Category Archives: Ranch Journal

WATER

                                    Around here all the gods live in trees.

                                                – Jim Harrison (“The Whisper”)

 

It’s been tough on the woodpeckers: dry year,

no acorns in the oaks, yet

they still flap and squabble over bugs in the bark.

 

I can’t see the owls in the dark of dawn

as I wait for the black to disappear, yet

their mournful presence is good company.

 

Robbin likes the flock of little bushtits

flitting tree to tree, or washing-up at six o’clock

when the timer sprays the Mexican Sage.

 

Above it all, they’re smarter than the rest of us

to fly where they want—or most needed.

But around here we irrigate the trees.

TWENTY DAYS (part 2)

2.

Drought and dust,

pandemic and the masks

we need to breathe and feed—

 

day’s end cloaked in smoke

and gin—how tough are we

and every living thing

 

looking to escape

to a Li Po poem

and Chinese tapestry?

TWENTY DAYS

1.

I can taste the pines and cedars when I awake

to fuzzy black to search for stars

beyond, hoping for a clear day.

 

Choking smoke with my coffee,

with feeding cows and first-calf heifers

calving, faded coyotes close.

 

Ash falls like snow, skiffs light and dirty.

In this haze, it’s easy to get lost at home.

I track my steps to where I’m from.

Fire and Smoke, Twins and Coyotes

Three days ago, this second-calf heifer (9061) was fighting two coyotes off her newborn Wagyu X twins.  I got a call from a neighbor who saw the action from the road, but I was 15 minutes away checking our first-calf heifers.  I called Robbin who was getting ready to leave for a dentist appointment.  She jumped into the Kubota and sent them packing.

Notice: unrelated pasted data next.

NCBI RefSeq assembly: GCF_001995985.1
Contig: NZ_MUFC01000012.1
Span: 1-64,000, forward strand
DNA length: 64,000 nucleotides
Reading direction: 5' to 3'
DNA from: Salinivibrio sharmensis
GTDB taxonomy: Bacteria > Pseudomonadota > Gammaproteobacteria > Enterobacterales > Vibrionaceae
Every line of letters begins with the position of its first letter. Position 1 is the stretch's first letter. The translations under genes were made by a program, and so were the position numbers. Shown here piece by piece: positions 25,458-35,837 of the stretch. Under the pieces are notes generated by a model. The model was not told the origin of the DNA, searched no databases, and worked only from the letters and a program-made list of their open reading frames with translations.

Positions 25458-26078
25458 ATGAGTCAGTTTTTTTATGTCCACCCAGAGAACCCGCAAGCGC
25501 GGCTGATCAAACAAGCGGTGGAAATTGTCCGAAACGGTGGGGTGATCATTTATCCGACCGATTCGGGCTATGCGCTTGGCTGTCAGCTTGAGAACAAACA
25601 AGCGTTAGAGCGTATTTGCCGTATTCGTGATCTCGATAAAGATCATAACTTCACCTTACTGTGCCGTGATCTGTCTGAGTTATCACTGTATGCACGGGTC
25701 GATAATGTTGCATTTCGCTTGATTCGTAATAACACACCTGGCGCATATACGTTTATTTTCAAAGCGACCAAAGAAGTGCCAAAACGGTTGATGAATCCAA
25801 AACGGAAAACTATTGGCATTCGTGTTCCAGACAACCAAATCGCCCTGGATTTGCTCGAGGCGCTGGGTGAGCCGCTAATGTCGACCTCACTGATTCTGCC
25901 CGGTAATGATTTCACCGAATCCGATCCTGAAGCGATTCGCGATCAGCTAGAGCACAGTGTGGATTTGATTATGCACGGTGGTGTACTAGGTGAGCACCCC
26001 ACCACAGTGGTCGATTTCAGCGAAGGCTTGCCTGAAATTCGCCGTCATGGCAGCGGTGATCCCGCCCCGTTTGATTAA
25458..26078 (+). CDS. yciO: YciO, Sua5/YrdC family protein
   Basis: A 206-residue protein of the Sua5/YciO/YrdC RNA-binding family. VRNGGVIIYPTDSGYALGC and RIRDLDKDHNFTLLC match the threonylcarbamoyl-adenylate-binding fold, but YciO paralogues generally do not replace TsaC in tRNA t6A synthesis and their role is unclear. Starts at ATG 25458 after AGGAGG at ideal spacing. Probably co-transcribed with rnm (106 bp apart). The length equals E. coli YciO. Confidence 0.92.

Usually twin calves for a young cow is a curse, wherein most cases she abandons the weaker one.  If she tries to raise them both, it typically taxes her so much that her poor shape keeps her from cycling to breed back.  By themselves near the house this morning, I took out some alfalfa while the rest of the cows were still on the hill.  Here the calves are playing while she has an early breakfast in our fourteenth straight day of smoke from the KNP Complex fire in Sequoia National Park and Forest.

I think they’ll make it now.

BUCKS IN BRUSH – TWO HAIKU

I will not say where,

but offer a photograph

of three before rut

 

rattling branches

of brittle Manzanita

to harden their horns.

First Wagyu X Calf

Welcome to bare acres. Obviously we’re having to feed lots of hay until the new grass starts. Age and source verification requires that we record the first and last Wagyu X calf born — hours old this a.m. to cow 9049.

First Angus Calf

We record the first Angus calf of the season as part of our Age and Source Verification process.  These two are about 3 days old born to cows 3292 and 3305 on the Paregian Ranch.

Red Sun At Dawn

Behind the smoke, the KNP Complex, last Thursday’s lightning strikes that sparked the Colony and Paradise Fires in Sequoia National Park threaten both the Giant Sequoias and the community of Three Rivers. #tularecountysheriff https://news.yahoo.com/knp-complex-fire-threatening-sequoia-220907319.html?fr=yhssrp_catchall

THE LIST

After the lightning

igniting fires, after the storm,

a new day dawns

 

with hope

and a hint of change

from the blistering summer heat

 

with the equinox knocking

at the door, I think

of all the jobs earmarked

 

for years—our growing list

of work we’ve saved

for rainy days.

 

The prognosticators

are unusually quiet,

don’t dare say

 

when to expect a rain.

I keep adding to a list

that will outlive me.

ALMOST UNSEEN

Out of the blue

the space between us

rings like a bell

 

as I become

a curious diversion

for two young bucks

 

oblivious to the perils

of the outside world

swirling around us all.

 

How I envy such innocence,

rejuvenated for a moment—

yet I lay down to look

 

through dry stems of feed,

my horns lost in branches,

almost unseen.